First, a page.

Energy

Gas

I I1

I 12

Fuels and Reactors

as an Alternitive

Energy for the Twenty-First

I 15

Energy Resource

Century

FOCUS ON: The! 872

I 17

I 19 law

103

6.1

Alfred Wegener and the Origin of an Idea: The Continental Hypothesis 129

6.2 6.3 6.4 6.5 6.6 6.7 6.8 6.9

The Earth's Layers The Sea-Floor The Theory

131

Spreading

Hypothesis

of Plate Tectonics

135

137

The Anatomy of a Tectonic Plate 143 Why Plates Move: The Earth As a Heat Engine Supercontinents

143

145

Isostasy: Vertical Movement How Plate Movements

of the Lithosphere

Affect Earth Systems

145 145

s 1

viii

106

7.1

Anatomy

7.2 7.3 7.4 7.5

Earthquake

of an Earthquake

Earthquakes

Waves

155

157

and Tectonic

Plate Boundaries

Earthquake

Prediction

Earthquake

Damage and Hazard Mitigation

161

166 167

Drift

7.6 7.7

8 8.1 8.2 8.3 8.4 8.5 8.6 8.7 8.8 8.9

9 9.1 9.2 9.3 9.4 9.5 9.6

UNIT

3

Studying the Earth's Interior 172 The Earth's Magnetism 174

180

Volcanoes and Plutons

Magma 181 Basalt and Granite 184 Partial Melting and the Origin of Continents 186 Magma Behavior 187 Plutons 189 Volcanoes 192 Volcanic Explosions: Ash-Flow Tuffs and Calderas 196 Risk Assessment: Predicting Volcanic Eruptions 200 Volcanic Eruptions and Global Climate 202

Mountains

208

Folds and Faults: Geologic Structures 209 Mountains and Mountain Ranges 216 Island Arcs 217 The Andes: Subduction at a Continental Margin The Himalayas: A Collision between Continents Mountains and Earth Systems 225

SURFACE PROCESSES

218 221

231

10 Weathering, Soil, and Erosion 10.1 10.2 10.3 10.4 10.5 10.6 10.7 10.8 10.9

Weathering and Erosion 233 Mechanical Weathering 234 Chemical Weathering 236 Soil 239 Erosion 247 Landslides 247 Types of Landslides 25 I Three Historic Landslides 255 Predicting and Avoiding Landslides

232

257

~

FOCUS ON: Representative Chemical Weathering 238

Reactions in

~

FOCUS ON: Soil Erosion and Agriculture

~

FOCUS ON: The Hubbard Brook Experimental

242 Forest

248

ix

11 fresh Water: St arns, Lakes, Ground Water, and Wetl nds 262 1 1.1

I 1.2 I 1.3

I lA I 1.5 I 1.6 I 1.7 I 1.8

I 1.9

The Water Cycle 263 Streams 264 Stream Erosion and Mountains: How Landscapes Evolve Stream Deposition 271 Floods 272 Lakes 276 Ground Water 278 Hot Springs, Geysers, and Geothermal Energy 285 Wetlands 287

12 Water Reso rces 12.1 12.2 12.3 12.4 12.5 12.6 12.7 12.8 12.9

12.10

295

Water Supply and Demand 296 Dams and Diversion 298 The GreatAmerican Desert 307 Water and International Politics 31 I Water Pollution 3 I I How Sewage, Detergents, and Fertilizers Pollute Waterways Toxic Pollutants, Risk Assessment, and Cost-Benefit Analysis Ground Water Pollution 315 Nuclear Waste Disposal-Yucca Mountain 318 The Clean Water Act-A Modern Perspective 320

13 Glaciers and Ice Ages 13.1 13.2 13.3 1304 13.5 13.6 13.7

14.2

14.3

x

26

Formation of Glaciers 327 Glacial Movement 328 Glacial Erosion 332 Glacial Deposits 336 The Pleistocene Ice Age 341 Snowball Earth: The Greatest Ice Age in Earth History The Earth's Disappearing Glaciers 347

14 Deserts 14.1

269

nd Wind

Why Do Deserts Exist? 354 Water and Deserts 357 Two American Deserts 361

53

345

313 3/4

14.4

14.5

UNIT

4

Wind 362 Desertification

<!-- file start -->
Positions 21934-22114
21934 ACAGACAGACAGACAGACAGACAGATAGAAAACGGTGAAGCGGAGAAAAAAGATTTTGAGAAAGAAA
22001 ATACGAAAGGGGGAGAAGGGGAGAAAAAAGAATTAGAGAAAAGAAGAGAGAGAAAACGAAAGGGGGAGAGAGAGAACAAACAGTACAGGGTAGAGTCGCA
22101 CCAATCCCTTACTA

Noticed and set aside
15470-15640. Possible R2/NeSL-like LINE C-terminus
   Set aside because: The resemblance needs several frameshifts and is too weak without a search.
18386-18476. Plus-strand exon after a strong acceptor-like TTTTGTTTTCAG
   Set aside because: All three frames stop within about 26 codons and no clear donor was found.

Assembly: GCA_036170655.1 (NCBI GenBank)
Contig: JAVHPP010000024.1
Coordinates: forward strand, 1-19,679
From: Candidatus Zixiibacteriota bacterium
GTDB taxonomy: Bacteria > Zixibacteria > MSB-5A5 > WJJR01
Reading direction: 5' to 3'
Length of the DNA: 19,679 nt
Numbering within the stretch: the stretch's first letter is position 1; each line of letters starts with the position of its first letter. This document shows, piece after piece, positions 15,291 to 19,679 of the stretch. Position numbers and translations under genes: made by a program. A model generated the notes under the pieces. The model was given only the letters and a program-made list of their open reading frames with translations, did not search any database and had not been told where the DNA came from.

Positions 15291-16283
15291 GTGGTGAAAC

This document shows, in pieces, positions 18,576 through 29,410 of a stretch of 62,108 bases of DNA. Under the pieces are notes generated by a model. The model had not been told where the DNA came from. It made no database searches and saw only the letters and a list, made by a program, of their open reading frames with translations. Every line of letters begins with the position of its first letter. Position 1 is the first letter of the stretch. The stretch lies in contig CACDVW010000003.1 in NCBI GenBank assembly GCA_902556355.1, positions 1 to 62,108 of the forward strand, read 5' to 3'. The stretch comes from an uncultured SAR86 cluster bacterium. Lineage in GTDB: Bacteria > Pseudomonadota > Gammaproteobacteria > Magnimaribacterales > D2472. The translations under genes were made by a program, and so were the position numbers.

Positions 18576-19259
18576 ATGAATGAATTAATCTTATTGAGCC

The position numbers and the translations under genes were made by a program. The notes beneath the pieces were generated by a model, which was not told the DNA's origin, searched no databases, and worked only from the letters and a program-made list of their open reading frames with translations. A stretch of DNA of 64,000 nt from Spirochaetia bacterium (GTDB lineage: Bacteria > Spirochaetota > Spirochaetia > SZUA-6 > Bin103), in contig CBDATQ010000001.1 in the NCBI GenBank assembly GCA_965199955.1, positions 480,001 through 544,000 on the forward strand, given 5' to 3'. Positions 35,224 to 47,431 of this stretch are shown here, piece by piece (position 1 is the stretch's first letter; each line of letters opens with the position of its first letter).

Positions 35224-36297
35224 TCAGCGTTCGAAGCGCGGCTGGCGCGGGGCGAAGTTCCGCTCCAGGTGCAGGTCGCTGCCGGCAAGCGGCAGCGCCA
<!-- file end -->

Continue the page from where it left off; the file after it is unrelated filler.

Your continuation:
THE OCEANS

368

373

15 Ocean Basins 15.1 15.2 15.3 15.4 15.5 15.6

374

The Origin of Oceans 375 The Earth's Oceans 377 Studying the Sea Floor 378 Features of the Sea Floor 379 Sediment and Rocks of the Sea Floor Continental Margins 390

388

16 Oceans and Coastlines 16.1 16.2 16.3

16.4 16.5 16.6 16.7 16.8 16.9

16.10 16.1 1

UNIT

5

398

Geography of the Oceans 400 Sea Water 400 Tides 402 Sea Waves 404 Storm Surge 405 Ocean Currents 405 The Sea Coast 410 Emergent and Submergent Coastlines 412 Beaches 416 Life in the Sea 420 Global Warming and Sea-Level Rise 423

THE ATMOSPHERE

429

17 The Atmosphere: Evolution and Composition 430 17.1 17.2 17.3 17.4

17.5 17.6 17.7

Earth's Early Atmospheres 432 Life, Iron, and the Evolution of the Modern Atmosphere The Modern Atmosphere 437 Atmospheric Pressure 437 Atmospheric Temperature 438 Air Pollution 439 Depletion ofthe Ozone Layer 445

433

xi

18 Energy Balance in the Atmosphere 451 18.1 18.2 18.3 18.4 18.S

Incoming Solar Radiation 452 The Radiation Balance 455 Energy Storage and Transfer-The Driving Mechanisms for Weather and Climate 456 Temperature Changes with Latitude and Season 459 Temperature Changes with Geography 463 ~

FOCUS ON: Latitude

and Longitude

459

19 Moisture, Clouds, and Weather 9.1 9.2 9.3 9.4 9.S 9.6 9.7 9.8 9.9 9.10 9.11 9.12

Moisture in Air 471 Cooling and Condensation 472 RisingAir and Precipitation 474 Types of Clouds 477 Fog 480 Pressure and Wind 481 Fronts and Frontal Weather 484 How Earth's Surface Features Affect Weather Thunderstorms 491 Tornadoes and Tropical Cyclones 493 Hurricane Katrina 496 El Nifio 499 ~

FOCUS ON: Inversion Layers and Air Pollution

20 Climate 20.1 20.2 20.3 20.4 20.S

507

Major Factors That Control Earth's Climate Global Winds and Climate 510 Ocean Currents and Climate 5 I3 Climate Zones of the Earth 5 I3 Urban Climates 523

21 Climate Change 21.1 21.2 21.3 21.4 21.5 21.6

490

508

528

Climate Change in Earth's History 530 Measuring Climate Change 533 Astronomical Causes of Climate Change 535 Water and Climate 536 The Natural Carbon Cycle and Climate 537 Tectonics and Climate Change 539

476

470

21.7 21.8 21.9

usrr 6

Greenhouse Effect: The Carbon Cycle and Global Warming 541 Feedback and Threshold Mechanisms in Climate Change 547 The Kyoto Treaty on Greenhouse Warming 550

AS"TRONOMY

557

22 Motions in the Heavens 22.1 22.2 22.3 22.4 22.5

The Motions of the Heavenly Bodies 559 Aristotle and the Earth-Centered Universe 559 The Renaissance and the Heliocentric Solar System The Motions of the Earth and the Moon 567 Modern Astronomy 573

~ ~